"But we still base our understanding of "bonsai" on the Japanese model. So far, this has given the world the most beautiful miniature trees, so why shouldn't we?
Whether it is right or wrong to adhere to the Japanese model, and the way it evolves, can only be shown by the bonsai that are produced. The proof of the pudding is in the eating. I'm waiting to see what's going to be served for desert in the coming years. "
This thinking has produced alot of tired, uninspired, trite bonsai in Japan. Alot of those Japanese trees wear the "emperor's new clothes," so to speak. The basic designs used in alot of classic those trees haven't changed much. There is very little innovation there, expect for the "Pop Bonsai" stuff--which is kind of amusing, but ultimately fluff.
The Japanese are excellent studies and terrific at reproducing intricate designs. I used to work for a big Japanese company. There engineers are ingenious, world class in their abilities. However, when it came to original design and innovation, they were not so keen. The company I worked for was using designs of U.S. origin for their equipment. They offered only high-end bells whistles types of add ons to what was basically an American-designed core. The machines were great in quality and production. But, if you wanted to get a product that broke new ground and offered new capabilities, you had to look to the U.S. and Europe. The Japanese didn't care about making the next break through in design, only in tweaking the design they had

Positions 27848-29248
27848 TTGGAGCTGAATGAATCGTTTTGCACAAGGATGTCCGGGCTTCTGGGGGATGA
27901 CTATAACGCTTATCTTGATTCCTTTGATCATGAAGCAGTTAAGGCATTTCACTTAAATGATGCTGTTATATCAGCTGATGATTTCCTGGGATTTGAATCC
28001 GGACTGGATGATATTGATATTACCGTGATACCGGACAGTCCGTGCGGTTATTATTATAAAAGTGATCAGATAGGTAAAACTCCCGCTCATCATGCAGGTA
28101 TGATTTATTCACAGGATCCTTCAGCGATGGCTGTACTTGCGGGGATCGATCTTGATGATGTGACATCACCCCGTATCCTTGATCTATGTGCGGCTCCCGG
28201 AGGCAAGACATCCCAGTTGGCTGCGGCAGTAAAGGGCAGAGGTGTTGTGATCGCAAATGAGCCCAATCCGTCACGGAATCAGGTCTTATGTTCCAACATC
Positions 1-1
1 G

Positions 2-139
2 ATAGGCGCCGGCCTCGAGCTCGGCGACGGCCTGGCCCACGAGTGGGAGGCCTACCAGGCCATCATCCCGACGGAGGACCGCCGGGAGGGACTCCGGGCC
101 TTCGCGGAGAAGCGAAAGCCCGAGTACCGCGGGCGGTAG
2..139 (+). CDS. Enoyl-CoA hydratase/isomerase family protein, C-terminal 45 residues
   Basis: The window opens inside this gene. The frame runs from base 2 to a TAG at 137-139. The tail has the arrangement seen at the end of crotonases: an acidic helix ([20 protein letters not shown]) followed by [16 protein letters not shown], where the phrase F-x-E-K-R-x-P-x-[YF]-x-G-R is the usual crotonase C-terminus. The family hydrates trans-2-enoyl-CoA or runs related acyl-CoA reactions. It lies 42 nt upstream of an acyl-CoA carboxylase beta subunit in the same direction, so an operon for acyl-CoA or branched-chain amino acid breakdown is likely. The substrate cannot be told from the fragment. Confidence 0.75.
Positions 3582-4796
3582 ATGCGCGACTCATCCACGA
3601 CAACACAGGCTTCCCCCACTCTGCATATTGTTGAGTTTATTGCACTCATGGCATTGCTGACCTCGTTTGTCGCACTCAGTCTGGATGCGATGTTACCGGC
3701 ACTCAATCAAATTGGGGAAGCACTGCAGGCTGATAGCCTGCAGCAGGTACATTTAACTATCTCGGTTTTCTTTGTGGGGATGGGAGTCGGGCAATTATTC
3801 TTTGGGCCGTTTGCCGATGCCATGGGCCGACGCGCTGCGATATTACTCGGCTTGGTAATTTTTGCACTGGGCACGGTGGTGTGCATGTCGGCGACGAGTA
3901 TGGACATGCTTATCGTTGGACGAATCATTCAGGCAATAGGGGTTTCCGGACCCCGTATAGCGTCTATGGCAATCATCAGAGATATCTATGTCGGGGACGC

That's what happened with alot of Japanese bonsai, I think. They are replicas of each other. Yes, the trees produced by the Japanese are beautiful. They make those trees wonderfully, but they've been basically making the SAME trees for about 50 years--take a look at the Kokufuten albums. Those trees look alot alike, especially the pines. You see alot of the same designs, or the almost exact same design solutions, appearing again and again and again--yeah the design solution are used because they work, but there's more than one way to skin a cat.
Don't get me wrong. The trees made in Japan are beautiful, but why do I start getting the "thousand yard stare" looking through the umpteenth Kokufuten or whatever Japanese exhibition album? While a short jaunt through a gallery of Nick Lenz's trees, or Italian, or U.K. artists can be like a brisk walk through the woods? It's because looking at the same thing for such a long time, is boring. Trees like this may not be classic bonsai and are looked down upon by the bonsai hoi poloi, but at least they're interesting and a breath of fresh air.
Sorry but you will get no dessert if you look only to Japanese trees for your bonsai meal. You will only get the same very well done, but increasingly bland vegetables, warmed over and over and over...